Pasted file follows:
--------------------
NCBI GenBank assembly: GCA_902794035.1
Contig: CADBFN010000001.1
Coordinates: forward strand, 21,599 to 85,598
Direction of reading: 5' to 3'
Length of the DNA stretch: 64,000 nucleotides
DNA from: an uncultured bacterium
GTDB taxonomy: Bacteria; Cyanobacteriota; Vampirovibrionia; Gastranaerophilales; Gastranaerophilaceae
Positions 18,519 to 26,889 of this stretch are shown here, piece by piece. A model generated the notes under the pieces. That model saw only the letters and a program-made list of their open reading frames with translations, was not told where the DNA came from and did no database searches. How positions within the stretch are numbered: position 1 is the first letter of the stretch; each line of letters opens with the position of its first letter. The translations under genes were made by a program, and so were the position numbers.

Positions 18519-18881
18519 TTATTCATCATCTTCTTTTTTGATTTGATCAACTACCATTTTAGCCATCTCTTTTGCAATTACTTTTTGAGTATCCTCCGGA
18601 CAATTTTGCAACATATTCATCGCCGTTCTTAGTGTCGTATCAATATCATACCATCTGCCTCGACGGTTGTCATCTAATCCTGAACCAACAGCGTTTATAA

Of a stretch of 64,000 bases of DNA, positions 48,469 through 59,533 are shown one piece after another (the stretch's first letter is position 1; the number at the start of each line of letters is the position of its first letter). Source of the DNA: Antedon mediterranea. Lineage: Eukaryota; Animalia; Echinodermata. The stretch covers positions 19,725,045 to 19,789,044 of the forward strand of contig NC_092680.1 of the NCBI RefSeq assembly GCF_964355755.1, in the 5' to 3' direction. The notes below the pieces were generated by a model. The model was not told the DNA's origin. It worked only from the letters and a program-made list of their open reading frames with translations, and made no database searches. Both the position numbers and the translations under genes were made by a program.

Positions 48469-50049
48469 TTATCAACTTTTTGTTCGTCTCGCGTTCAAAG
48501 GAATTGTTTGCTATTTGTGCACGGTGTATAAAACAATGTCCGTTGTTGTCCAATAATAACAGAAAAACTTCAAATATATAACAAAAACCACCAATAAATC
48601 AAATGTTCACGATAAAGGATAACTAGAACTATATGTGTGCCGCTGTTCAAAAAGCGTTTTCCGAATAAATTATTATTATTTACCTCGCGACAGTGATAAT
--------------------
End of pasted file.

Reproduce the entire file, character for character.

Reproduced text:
NCBI GenBank assembly: GCA_902794035.1
Contig: CADBFN010000001.1
Coordinates: forward strand, 21,599 to 85,598
Direction of reading: 5' to 3'
Length of the DNA stretch: 64,000 nucleotides
DNA from: an uncultured bacterium
GTDB taxonomy: Bacteria; Cyanobacteriota; Vampirovibrionia; Gastranaerophilales; Gastranaerophilaceae
Positions 18,519 to 26,889 of this stretch are shown here, piece by piece. A model generated the notes under the pieces. That model saw only the letters and a program-made list of their open reading frames with translations, was not told where the DNA came from and did no database searches. How positions within the stretch are numbered: position 1 is the first letter of the stretch; each line of letters opens with the position of its first letter. The translations under genes were made by a program, and so were the position numbers.

Positions 18519-18881
18519 TTATTCATCATCTTCTTTTTTGATTTGATCAACTACCATTTTAGCCATCTCTTTTGCAATTACTTTTTGAGTATCCTCCGGA
18601 CAATTTTGCAACATATTCATCGCCGTTCTTAGTGTCGTATCAATATCATACCATCTGCCTCGACGGTTGTCATCTAATCCTGAACCAACAGCGTTTATAA

Of a stretch of 64,000 bases of DNA, positions 48,469 through 59,533 are shown one piece after another (the stretch's first letter is position 1; the number at the start of each line of letters is the position of its first letter). Source of the DNA: Antedon mediterranea. Lineage: Eukaryota; Animalia; Echinodermata. The stretch covers positions 19,725,045 to 19,789,044 of the forward strand of contig NC_092680.1 of the NCBI RefSeq assembly GCF_964355755.1, in the 5' to 3' direction. The notes below the pieces were generated by a model. The model was not told the DNA's origin. It worked only from the letters and a program-made list of their open reading frames with translations, and made no database searches. Both the position numbers and the translations under genes were made by a program.

Positions 48469-50049
48469 TTATCAACTTTTTGTTCGTCTCGCGTTCAAAG
48501 GAATTGTTTGCTATTTGTGCACGGTGTATAAAACAATGTCCGTTGTTGTCCAATAATAACAGAAAAACTTCAAATATATAACAAAAACCACCAATAAATC
48601 AAATGTTCACGATAAAGGATAACTAGAACTATATGTGTGCCGCTGTTCAAAAAGCGTTTTCCGAATAAATTATTATTATTTACCTCGCGACAGTGATAAT